The Lantern

New Directions in Christian Education for China

To better understand the opportunities to reach out to these young people, as well as to develop new avenues for Christian education in China, ChinaSource last month hosted a US-China Education Consultation in Southern California with the theme, "Expanding the impact of Christian education on youth in China."

Hosted by Oaks Christian School in Westlake Village, the consultation drew more than two dozen participants both from China and the United States. These included headmasters of US Christian schools that are welcoming students from China, and school administrators and faculty who are engaging creatively in China's rapidly changing private education sphere. In both arenas, opportunities abound for advancing the Gospel among China's families.

Many models, no easy solutions

It has been said that, in China, anything is possible, but nothing is easy. This aphorism seems particularly apt in the field of education, where innovative believers are pioneering a variety of models of Christian education. Such models include house church-based primary schools utilizing the Accelerated Christian Education (ACE) curriculum, legally established kindergartens staffed by Christian teachers, international schools whose students include children of Chinese who have studied or worked abroad, parent-run homeschooling cooperatives, secular private or public schools partnering with Christian schools abroad, and after-school programs run as businesses.

Current efforts run up against two major obstacles. One is the cost and the arduous process involved in legally registering a school, requiring approval from multiple government entities, where officials may expect "gifts" or kickbacks in return for the required seals or certificates. The other is the state-mandated curriculum, which is geared toward guiding students down a singular path of preparing for the national university entrance exam, or gaokao, and which leaves little room for critical thinking skills or innovation, not to mention biblical concepts.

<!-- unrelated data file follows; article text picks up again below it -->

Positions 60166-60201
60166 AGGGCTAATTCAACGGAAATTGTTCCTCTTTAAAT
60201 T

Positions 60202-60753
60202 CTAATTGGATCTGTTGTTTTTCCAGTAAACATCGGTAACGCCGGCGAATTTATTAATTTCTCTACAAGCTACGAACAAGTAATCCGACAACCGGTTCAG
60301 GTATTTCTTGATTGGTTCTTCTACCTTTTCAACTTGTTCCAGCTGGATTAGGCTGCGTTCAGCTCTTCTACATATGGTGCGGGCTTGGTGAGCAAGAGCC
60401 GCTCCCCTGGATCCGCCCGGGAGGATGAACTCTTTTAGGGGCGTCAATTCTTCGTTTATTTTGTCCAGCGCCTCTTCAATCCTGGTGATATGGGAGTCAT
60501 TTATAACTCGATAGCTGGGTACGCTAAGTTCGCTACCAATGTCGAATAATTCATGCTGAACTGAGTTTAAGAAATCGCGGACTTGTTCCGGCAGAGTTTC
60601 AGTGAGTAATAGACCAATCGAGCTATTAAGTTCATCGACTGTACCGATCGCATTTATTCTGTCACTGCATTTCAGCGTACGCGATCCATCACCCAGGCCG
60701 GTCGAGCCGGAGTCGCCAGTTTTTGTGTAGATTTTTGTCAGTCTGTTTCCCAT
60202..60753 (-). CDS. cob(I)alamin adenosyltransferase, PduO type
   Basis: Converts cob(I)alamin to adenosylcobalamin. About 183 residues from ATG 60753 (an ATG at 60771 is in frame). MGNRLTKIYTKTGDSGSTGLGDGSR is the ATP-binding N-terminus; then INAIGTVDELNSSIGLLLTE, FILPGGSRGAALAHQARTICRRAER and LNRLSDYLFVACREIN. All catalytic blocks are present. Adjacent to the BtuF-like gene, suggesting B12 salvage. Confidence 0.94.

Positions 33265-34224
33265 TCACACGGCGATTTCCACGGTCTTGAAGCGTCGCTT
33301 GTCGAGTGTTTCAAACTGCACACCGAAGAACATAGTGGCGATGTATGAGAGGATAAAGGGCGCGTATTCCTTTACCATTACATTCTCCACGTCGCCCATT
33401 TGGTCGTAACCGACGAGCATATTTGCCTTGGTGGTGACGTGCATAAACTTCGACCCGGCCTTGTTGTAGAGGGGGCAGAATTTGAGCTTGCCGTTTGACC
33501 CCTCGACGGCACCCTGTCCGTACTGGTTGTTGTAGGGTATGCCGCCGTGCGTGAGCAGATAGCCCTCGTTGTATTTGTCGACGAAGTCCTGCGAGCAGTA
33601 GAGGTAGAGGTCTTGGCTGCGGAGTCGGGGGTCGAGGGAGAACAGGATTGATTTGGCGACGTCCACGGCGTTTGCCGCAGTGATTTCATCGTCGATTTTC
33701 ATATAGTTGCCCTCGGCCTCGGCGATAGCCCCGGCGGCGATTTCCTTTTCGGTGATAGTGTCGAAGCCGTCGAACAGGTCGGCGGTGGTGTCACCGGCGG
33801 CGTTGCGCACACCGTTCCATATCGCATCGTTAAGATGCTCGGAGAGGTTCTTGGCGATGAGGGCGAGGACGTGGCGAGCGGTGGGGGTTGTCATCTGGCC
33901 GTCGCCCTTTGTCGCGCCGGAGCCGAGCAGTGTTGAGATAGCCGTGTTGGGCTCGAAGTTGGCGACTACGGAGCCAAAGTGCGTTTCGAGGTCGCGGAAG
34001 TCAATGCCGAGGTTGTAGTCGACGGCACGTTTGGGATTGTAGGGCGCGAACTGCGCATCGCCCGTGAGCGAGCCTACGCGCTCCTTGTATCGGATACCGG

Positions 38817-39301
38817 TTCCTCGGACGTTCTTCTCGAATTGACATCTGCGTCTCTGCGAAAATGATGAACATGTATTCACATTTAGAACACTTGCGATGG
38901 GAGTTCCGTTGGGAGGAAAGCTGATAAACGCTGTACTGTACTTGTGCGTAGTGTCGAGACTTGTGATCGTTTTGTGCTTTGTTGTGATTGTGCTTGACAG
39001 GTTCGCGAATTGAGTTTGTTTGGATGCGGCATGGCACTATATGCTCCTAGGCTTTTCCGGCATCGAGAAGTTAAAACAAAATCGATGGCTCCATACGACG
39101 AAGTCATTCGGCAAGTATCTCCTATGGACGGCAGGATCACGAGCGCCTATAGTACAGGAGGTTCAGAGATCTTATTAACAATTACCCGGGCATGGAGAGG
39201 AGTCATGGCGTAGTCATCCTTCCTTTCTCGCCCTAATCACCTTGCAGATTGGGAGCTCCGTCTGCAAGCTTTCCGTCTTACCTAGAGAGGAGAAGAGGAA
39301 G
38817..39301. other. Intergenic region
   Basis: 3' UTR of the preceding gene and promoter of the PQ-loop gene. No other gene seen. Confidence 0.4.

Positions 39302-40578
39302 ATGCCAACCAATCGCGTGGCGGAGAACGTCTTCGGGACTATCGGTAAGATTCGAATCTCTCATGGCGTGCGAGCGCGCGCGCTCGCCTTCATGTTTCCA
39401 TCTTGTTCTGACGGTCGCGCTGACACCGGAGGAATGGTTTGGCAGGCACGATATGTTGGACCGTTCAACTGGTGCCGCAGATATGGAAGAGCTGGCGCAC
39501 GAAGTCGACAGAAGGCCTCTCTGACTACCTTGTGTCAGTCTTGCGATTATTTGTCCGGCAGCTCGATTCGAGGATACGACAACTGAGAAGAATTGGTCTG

The next wave

Chinese high schoolers represent the next wave of international students coming to the United States. Not a few families from China have elected to forgo the gaokao route altogether and instead send their one child abroad to finish high school.

A key question for Christian high schools is where the students should live. The host family model provides a stable home environment and the life-on-life example of Christian parents and siblings. However, great care must be taken in selecting host families, particularly when financial remuneration is involved and there may be multiple motives for wanting to serve in this way. The need for cultural understanding goes both ways, pointing up the need for quality orientation programs for students and for their parents back in China, as well for the host families and the teachers in the classroom. Other schools have settled on a dormitory model, where dorm parents look after students in a communal setting.

Mentoring for the students, apart from the classroom and their living environment, is another critical area and presents an opportunity for local churches that desire to invest in the lives of students from China.

Avenues for partnership

High schools in China are eager to gear their programs toward preparing students to go abroad. Christians in China are developing new educational models. Christian schools in the United States are increasingly seeing the interest from China as a new opportunity. Within this nexus lies the potential for new partnerships between schools in China and abroad. Christian teachers and administrators can partner with their counterparts in China to develop biblical worldview curriculum, including the identification and development of bilingual resources, and to mentor Christian leaders in the education sphere. This may mean sending personnel to China or hosting Chinese teachers to "shadow" teachers and learn methodology in classrooms in the United States or elsewhere. Schools in China and abroad can collaborate to put on summer English camps in China. Christian universities and organizations abroad have the opportunity to equip and send a new generation of English teachers to Chinese high schools.

The ChinaSource Team

Photo Credit: New York Times – Josiah Pederson

For Prayer:

  1. Pray for wisdom for Chinese Christians who seek to utilize education in China as a means of furthering the Gospel.
  2. Pray that the Lord would raise up Christian leaders in China's growing private education sector.
  3. Pray for more host families in the United States to provide a loving Christian community for high school students from China.
  4. Pray for Christian school administrators and faculty in the United States to form mentoring relationships with emerging private schools in China.
  5. Pray for effective outreach to the families of high school students from China.

For further background on Christians and education in China, check the education section of the ChinaSource Library where you will find articles such as:

The Alternative Education Movement in China and Its Challenges

China's Migrant Children

Higher Education in China Today: The Scene and the Backdrop

ChinaSource Team

ChinaSource Team

Written or edited by members of the ChinaSource staff.          View Full Bio

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